For his charitable acts and supposed miracles, St. Nicholas became known as the patron saint of sailors, merchants, archers, repentant thieves, prisoners, prostitutes, children, brewers, pawnbrokers, and students. Basically, he was the patron saint of all the people who needed the most financial help during the winter months. So, if you’re making more than 6 figures, you should not expect any gifts from St. Nicholas this year.
For several hundred years, St. Nicholas was celebrated as the bringer of gifts, around Christmas time. In some countries, Father Christmas also became popular around this time. This image of the gift-bringer ended with the Protestant Reformation in the 1500s, when “Christ” was added to Christmas.
Santa’s Origin Story: Part 3 — Kriss Kringle
The popular workplace gift-giving game ‘Secret Santa,’ as it’s called in the US, is known as Kris (Kriss) Kringle in Canada. But the reason why St. Nicholas sometimes goes by the secret alias of Kris Kringle has long been forgotten by most people who still exchange Secret Santa or Kris Kringle gifts around Christmas. One might assume that the name Secret Santa comes from the rules of the game itself, where people receive gifts from an anonymous giver. However, the names Secret Santa and Kris Kringle do not actually come from the game but from a time when giving gifts in the name of St. Nicholas banned.
The name Kris Kringle also began around the time of the Protestant Reformation when Martian Luther condemned the practice of celebrating St. Nicholas (and La Bafana) because he believed that praying to a Saint went against scripture. However by this time, people were quite attached to the idea of celebrating Christmas, so Kris Kringle became St. Nicholas’s secret alias for exchanging gifts on St. Nicholas Day. The name did not become synonymous with Santa until it was popularized by the 1947 movie Miracle on 34th Street.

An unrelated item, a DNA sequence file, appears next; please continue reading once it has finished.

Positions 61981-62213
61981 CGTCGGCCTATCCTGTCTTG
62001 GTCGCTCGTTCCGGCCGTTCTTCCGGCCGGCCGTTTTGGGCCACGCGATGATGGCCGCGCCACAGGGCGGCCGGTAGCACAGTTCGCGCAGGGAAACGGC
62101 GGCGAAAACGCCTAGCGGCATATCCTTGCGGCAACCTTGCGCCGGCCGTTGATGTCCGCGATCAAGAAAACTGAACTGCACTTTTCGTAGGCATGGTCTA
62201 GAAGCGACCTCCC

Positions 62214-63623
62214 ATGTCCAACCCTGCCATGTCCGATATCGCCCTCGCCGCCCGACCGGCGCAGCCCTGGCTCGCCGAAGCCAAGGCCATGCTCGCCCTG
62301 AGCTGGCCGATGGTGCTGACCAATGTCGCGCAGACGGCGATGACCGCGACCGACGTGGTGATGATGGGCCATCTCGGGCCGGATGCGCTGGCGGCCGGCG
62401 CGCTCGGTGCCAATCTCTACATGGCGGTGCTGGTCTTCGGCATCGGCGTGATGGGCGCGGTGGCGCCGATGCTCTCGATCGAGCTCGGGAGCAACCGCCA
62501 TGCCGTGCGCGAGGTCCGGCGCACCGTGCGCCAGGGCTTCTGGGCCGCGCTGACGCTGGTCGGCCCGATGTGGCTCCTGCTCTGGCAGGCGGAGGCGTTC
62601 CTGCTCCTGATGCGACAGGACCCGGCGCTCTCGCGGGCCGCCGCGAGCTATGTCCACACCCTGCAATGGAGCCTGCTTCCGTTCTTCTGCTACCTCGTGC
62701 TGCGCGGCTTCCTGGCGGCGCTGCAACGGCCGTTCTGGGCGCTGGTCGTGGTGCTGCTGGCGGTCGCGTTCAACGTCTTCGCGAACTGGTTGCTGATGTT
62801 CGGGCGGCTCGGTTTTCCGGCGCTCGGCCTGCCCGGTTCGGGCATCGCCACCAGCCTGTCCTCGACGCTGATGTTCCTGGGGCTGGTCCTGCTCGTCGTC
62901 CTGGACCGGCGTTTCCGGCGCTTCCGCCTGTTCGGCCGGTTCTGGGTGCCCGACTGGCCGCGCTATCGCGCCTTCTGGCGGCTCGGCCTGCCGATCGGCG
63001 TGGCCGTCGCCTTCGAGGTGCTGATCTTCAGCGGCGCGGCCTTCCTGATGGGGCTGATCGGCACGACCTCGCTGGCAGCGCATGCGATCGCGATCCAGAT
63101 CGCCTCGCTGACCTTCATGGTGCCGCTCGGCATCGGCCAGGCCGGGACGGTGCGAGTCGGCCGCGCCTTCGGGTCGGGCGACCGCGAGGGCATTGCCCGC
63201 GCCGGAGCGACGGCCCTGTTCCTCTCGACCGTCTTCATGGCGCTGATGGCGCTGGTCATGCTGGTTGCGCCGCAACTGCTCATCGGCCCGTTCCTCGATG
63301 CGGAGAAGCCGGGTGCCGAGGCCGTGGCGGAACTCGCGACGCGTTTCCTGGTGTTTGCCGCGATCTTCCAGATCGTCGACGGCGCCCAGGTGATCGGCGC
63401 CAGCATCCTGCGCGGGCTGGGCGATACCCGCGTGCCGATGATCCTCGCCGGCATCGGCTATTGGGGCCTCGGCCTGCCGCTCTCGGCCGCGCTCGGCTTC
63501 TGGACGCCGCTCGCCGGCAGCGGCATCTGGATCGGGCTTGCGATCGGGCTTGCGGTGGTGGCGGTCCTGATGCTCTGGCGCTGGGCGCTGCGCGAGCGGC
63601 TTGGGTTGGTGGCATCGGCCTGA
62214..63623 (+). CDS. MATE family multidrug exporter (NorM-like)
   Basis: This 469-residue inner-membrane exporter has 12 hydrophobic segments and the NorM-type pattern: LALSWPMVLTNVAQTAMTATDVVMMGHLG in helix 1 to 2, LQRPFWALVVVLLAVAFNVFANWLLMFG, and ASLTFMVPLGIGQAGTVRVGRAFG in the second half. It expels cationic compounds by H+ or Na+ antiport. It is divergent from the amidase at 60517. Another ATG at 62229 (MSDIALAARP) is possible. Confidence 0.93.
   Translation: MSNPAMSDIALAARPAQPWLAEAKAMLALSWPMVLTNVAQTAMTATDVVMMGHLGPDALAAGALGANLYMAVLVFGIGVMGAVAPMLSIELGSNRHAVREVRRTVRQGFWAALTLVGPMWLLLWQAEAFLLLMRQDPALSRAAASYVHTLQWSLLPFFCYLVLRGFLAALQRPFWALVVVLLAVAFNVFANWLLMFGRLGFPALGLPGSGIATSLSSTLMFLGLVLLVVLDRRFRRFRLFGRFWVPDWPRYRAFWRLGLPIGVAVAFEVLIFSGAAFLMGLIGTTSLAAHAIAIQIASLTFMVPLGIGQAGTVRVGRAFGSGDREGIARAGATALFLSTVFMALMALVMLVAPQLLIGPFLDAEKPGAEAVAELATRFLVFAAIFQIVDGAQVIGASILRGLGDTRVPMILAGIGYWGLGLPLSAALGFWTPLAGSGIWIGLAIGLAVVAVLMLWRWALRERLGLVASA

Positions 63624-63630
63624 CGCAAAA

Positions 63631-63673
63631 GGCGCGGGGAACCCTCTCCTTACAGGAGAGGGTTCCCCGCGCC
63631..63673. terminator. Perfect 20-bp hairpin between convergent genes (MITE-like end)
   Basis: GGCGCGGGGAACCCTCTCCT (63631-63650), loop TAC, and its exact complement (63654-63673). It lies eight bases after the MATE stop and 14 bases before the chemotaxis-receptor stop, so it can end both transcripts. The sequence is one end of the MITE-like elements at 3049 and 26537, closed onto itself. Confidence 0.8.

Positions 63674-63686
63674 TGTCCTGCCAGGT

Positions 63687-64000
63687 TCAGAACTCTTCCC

Anti-Fascist Krampus & Other Holiday Spooks:
If Befana is responsible for starting the chimney lore, Gryla and Krampus are responsible for Santa’s oversized sack. (Pun actually not intended for once.) Though in Nordic lore, it was used for a much more sinister purpose. Iceland also had its own version of a Christmas Witch, but she was far less sweet and much more chilling than the Italian version. Gryla was a personification of winter with all of its darkness and all of its dangerous weather.
Gryla was said to come down from the mountains with the ability to manipulate the weather, she would snatch up misbehaved children and place them in her sack, bringing them back for herself, and her husband Leppalúði, to eat. Gryla and her husband are rumored to be the parents of the 13 Yule lads, a bizarre group of Christmas goblins that we simply don’t have time to talk about today along with their fashion-conscious, human-consuming, giant Christmas Cat. Gryla is often depicted with 15 tails, horns, and hooved feet, making her sound like an estranged cousin to Krampus.
“(Terry) Gunnell explains that the Icelandic people understood themselves to be more like tenants of their harsh environment (where glaciers, volcanoes, and earthquakes dominate), and would view mythical creatures like the ones who were really running the show. Krampus only wishes he had such power.” — Alex Palmer — Smithsonian.com
Krampus, the Germanic foil to St. Nicholas, is also depicted as a furry, hooved-demon with giant horns and a sack for capturing naughty children. Krampus has grown in popularity in the past decade, after being suppressed by the Catholic Church and fascists around World War II. To the Catholic Church, celebrations involving Krampus were known to be too raucous and too close to their pagan origins. European Fascists somehow came to the belief that Krampus was a creation of Social Democrats, so they wrote the character out of their traditions. However, thanks to growing anti-Christmas sentiments combined with the modern desire to reconnect to one’s roots and the dark side of Christmas, Krampus parades can now be found in many cities across the globe.
Where exactly does modern Santa Claus fit into all this and why is Christmas celebrated on the 25th of December? As mentioned, Santa Claus is a North American construct, that was created as a way to unify the once diverse beliefs of European settlers in new America. Santa proves, that when you want to unify and control a population with diverse beliefs, branding matters. But call it that resilient Yuletide magic, waves of religious oppression aside, you can still celebrate the holiday however you want and chances are, according to some tradition somewhere, you are probably right! You can even get the day wrong because it turns out that the 25th of December has no real significance. All of the winter festivals in their many forms happened to fall between December 6th and January 6th. December 25th is just a happy middle ground, that happens to be suspiciously close to the Winter Solstice and during the times of Yule and Saturnalia.
“Christianity conquered paganism, but paganism infected Christianity;” -Domestic Life in Palestine, by Mary E. Rogers